The counter argument from the board is that the agent is decieving visitors by using the phrase MLS because NWMLS's definition of the "Seattle MLS" is the entire system used to store and distribute board data including active listings, solds, expired's and much more - so to say MLS is to deceive the user:

CMON NWMLS! - The only people that have that definition of MLS are board members, brokers and realtors. To the general public MLS is that thing they go to in order to search available inventory, as such in order to satisfy the public and maintain cemantic relevancy for search engines, they MUST be able to optimize and market with that term.

Finally, the only reason MLS is a searched term in the first place (And now has a different definition in the publics eyes) is because the Multiple Listings Services, the Brokers and the agents have misinformed the public to the point that now  MLS is a coloquialism or synonym for "Home Search" - so now that it is a matter of public acceptance, you have distroyed the credibility of your argument, you can't just "have the term back" because you have decided you don't like the monster "YOU" created.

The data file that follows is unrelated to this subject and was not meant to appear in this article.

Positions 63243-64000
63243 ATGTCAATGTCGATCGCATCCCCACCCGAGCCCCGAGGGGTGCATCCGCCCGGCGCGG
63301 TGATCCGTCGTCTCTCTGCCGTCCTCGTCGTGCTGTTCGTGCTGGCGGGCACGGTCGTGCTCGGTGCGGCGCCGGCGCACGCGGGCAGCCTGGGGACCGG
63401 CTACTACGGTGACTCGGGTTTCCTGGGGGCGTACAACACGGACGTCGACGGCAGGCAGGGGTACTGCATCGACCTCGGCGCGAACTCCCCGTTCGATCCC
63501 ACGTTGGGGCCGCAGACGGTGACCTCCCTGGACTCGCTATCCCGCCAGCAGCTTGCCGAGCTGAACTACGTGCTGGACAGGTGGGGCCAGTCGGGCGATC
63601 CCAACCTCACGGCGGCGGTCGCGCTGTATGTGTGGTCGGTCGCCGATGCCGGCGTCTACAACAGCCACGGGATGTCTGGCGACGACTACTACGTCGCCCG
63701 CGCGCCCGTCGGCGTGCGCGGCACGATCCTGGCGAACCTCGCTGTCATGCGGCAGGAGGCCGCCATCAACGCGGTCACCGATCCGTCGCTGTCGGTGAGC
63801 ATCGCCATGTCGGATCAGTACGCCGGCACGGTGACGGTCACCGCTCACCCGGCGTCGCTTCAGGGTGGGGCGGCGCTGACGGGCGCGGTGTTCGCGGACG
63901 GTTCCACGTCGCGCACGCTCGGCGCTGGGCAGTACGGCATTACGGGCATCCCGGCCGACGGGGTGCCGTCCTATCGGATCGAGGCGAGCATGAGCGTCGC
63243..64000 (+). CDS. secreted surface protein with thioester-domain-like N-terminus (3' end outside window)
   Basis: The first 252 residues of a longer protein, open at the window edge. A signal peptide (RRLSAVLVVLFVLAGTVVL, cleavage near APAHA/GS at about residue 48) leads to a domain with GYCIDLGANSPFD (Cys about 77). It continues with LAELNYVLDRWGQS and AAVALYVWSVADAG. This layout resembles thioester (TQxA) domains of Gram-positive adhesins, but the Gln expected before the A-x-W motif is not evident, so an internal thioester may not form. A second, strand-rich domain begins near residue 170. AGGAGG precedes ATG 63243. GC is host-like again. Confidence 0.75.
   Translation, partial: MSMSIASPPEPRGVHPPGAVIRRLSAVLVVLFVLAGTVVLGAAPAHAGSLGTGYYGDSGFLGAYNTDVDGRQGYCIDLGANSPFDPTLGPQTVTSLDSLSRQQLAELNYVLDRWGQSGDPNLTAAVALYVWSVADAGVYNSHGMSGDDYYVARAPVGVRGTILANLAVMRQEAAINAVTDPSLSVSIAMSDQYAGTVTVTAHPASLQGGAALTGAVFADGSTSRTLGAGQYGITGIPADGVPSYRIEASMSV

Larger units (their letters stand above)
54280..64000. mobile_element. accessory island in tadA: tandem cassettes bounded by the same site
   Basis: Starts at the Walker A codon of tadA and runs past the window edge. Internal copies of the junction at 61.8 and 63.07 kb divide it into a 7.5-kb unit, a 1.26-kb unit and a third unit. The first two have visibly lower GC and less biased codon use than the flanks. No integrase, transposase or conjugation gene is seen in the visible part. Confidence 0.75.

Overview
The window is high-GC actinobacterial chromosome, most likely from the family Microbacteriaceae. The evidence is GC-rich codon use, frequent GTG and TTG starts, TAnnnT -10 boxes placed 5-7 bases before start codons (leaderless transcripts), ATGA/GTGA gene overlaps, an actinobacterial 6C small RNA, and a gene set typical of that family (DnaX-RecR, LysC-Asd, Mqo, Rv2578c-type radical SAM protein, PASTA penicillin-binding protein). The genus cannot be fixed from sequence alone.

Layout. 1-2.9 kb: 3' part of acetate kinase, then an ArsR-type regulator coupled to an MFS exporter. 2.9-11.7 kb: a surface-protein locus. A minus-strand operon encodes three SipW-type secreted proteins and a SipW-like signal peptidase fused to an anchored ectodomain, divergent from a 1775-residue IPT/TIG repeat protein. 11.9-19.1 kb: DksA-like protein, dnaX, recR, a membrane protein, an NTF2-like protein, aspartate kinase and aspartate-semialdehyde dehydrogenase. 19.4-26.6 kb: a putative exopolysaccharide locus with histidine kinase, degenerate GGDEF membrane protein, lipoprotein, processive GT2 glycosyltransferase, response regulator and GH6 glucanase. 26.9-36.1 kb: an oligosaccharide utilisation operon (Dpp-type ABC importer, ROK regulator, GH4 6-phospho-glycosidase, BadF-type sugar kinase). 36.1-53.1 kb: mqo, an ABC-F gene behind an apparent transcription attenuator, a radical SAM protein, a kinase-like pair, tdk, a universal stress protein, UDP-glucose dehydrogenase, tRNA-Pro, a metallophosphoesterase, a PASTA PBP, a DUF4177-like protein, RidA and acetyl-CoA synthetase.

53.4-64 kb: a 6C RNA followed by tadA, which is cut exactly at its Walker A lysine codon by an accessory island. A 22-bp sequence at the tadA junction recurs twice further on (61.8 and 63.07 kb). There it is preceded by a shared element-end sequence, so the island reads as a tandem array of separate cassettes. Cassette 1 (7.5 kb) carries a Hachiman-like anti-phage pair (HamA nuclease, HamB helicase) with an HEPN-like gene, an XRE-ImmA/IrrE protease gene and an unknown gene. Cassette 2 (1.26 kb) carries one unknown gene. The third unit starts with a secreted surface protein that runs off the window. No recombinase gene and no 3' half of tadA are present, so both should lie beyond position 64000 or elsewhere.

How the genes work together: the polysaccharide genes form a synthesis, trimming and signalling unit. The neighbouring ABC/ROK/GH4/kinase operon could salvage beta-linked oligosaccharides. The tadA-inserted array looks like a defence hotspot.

My solution - Change your acronym, rename the MLS to something no-one knows about and keep it to yourselves! Don't market it, educate your realtors and brokers not to market it, and it will never become an issue because the phrase will not become a popular coloquialism and then there won't be anyone searching for it, when really they mean something else.

How about NWMLIDN (North West Multiple Listings Internal Data Network)?

There you go! A new, proprietary acronym you can trademark and keep all to yourself.

If you agree with me, and want to support this article, the thread posted here, or the agent listed in the external links please link to this article with the following code:

NWMLS Bullies their own